Following on from previous tests with pixelated patterns I wanted to find out if modifying the ‘pixel’ size on the surface of the mirror would create a more distinct projected image. I increased my ‘pixel’ pattern size using Photoshop and then imported these files into Jupyter so that Geoff could help me edit the Python script to generate the g-code for the nano-lathe. Each colour in the pattern represents a specific depth of cut in microns. For example the blue pixels have the deepest profile cut at 120 microns and the green pixels are cut to 60 microns.
Resolving problems of distance from image-object to mirror plane
Above is the projected image created by using one of the ‘pixel’ mirror facets. To front-project the image, I placed the mirror at 45 degrees to the image-object (translucent slide), resulting in only half of the mirror surface effecting the projected image. To achieve the optimal reflection of the image-object in the mirror (which is then projected through the objective lens system onto the wall), the mirror needs to be very close to the image-object. Two considerations emerged relating to this required proximity between the image-object and mirror. The first was that to overcome the 45 degree angle issue, I tried using a second mirror to reflect the light in a forward direction. However this doubled the optical distance from the image-object to the mirror facet. The second consideration was that because the mirror facets are part of a rotating polygon, a certain amount of space (a little more than the radius of the polygon) is required for the polygon to rotate without touching the image-object. This means the image-object is too far from the mirror plane. After conversations with Geoff about resolving this issue, we decided to image this image-object just before the surface of the mirror using a wide aperture short focal lens. To make such a lens we needed a large diameter (75mm) relative to its focal length.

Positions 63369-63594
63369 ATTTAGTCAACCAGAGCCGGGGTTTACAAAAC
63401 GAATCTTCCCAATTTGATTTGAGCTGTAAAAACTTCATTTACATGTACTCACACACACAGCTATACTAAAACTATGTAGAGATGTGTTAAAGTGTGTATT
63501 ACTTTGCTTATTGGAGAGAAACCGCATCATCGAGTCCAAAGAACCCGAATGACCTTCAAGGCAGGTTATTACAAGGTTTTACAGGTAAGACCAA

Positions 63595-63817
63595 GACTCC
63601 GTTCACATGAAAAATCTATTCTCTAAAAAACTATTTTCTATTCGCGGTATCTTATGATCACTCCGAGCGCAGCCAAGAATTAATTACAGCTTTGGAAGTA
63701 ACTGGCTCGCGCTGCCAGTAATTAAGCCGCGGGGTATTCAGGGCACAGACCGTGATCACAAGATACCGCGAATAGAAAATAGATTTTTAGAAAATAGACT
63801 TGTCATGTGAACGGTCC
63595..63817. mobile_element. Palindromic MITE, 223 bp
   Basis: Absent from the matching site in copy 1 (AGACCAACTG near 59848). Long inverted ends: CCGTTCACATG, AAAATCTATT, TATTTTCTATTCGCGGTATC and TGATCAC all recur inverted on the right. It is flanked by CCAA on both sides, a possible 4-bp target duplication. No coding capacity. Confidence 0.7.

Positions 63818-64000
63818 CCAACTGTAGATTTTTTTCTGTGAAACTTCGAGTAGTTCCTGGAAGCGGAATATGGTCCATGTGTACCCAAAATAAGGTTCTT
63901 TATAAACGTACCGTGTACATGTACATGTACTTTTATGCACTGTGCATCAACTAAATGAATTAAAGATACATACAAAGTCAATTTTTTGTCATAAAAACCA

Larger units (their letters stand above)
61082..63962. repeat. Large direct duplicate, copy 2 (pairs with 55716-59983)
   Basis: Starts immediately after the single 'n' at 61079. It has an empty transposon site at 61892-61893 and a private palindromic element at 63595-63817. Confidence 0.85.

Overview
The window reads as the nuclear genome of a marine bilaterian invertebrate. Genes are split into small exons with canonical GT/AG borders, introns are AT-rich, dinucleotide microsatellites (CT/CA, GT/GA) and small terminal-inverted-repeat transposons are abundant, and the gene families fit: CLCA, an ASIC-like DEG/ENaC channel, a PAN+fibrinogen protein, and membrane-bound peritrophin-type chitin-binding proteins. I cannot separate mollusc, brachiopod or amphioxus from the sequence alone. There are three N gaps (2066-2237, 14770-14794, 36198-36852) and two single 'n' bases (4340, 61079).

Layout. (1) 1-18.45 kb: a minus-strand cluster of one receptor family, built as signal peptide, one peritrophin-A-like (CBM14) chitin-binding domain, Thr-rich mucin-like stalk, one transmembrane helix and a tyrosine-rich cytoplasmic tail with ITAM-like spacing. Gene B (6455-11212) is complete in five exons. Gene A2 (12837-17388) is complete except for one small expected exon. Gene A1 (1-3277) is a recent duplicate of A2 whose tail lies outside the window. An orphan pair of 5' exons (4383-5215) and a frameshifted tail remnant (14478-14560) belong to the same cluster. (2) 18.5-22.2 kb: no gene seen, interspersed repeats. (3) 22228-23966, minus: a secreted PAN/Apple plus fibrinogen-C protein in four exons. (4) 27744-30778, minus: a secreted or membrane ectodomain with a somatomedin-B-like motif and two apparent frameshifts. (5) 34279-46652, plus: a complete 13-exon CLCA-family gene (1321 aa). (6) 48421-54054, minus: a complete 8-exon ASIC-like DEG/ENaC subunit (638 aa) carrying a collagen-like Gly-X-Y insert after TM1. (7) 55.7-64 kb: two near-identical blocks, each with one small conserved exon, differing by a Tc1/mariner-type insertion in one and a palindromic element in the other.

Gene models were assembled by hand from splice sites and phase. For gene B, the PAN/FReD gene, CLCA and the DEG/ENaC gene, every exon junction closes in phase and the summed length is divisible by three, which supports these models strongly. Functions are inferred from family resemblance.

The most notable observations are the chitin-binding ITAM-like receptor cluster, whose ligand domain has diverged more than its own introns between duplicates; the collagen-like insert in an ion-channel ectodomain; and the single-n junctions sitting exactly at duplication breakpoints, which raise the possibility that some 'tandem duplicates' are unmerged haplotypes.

Neil Devlin fabricated the optical acrylic blank and aluminium jig for us to use in the nano-lathe. To make the shortest focal length possible we will cut a lens using the full 50mm thickness of the blank. Stay tuned for the result!
Testing 3D image-objects
During the last few weeks I also tested how, using an object instead of a 2D image (translucent slide), effects the projected image. Working from previous image-object works, where I created translucent printed objects to generate projected images in ‘3D’, I was interested if this would have the same effect when using the mirror facets.
Simulating the 2D lined image that I had previously created in Photoshop, I modelled the 3D image-object using 1.5mm lines of different depths. I wanted to know if the different depth of each line would affect the transfer of light and hence the projected image. This 3D image-object was printed using an SLA Form printer with translucent resin. I discovered that this line object requires optical polishing for it to transmit sufficient light!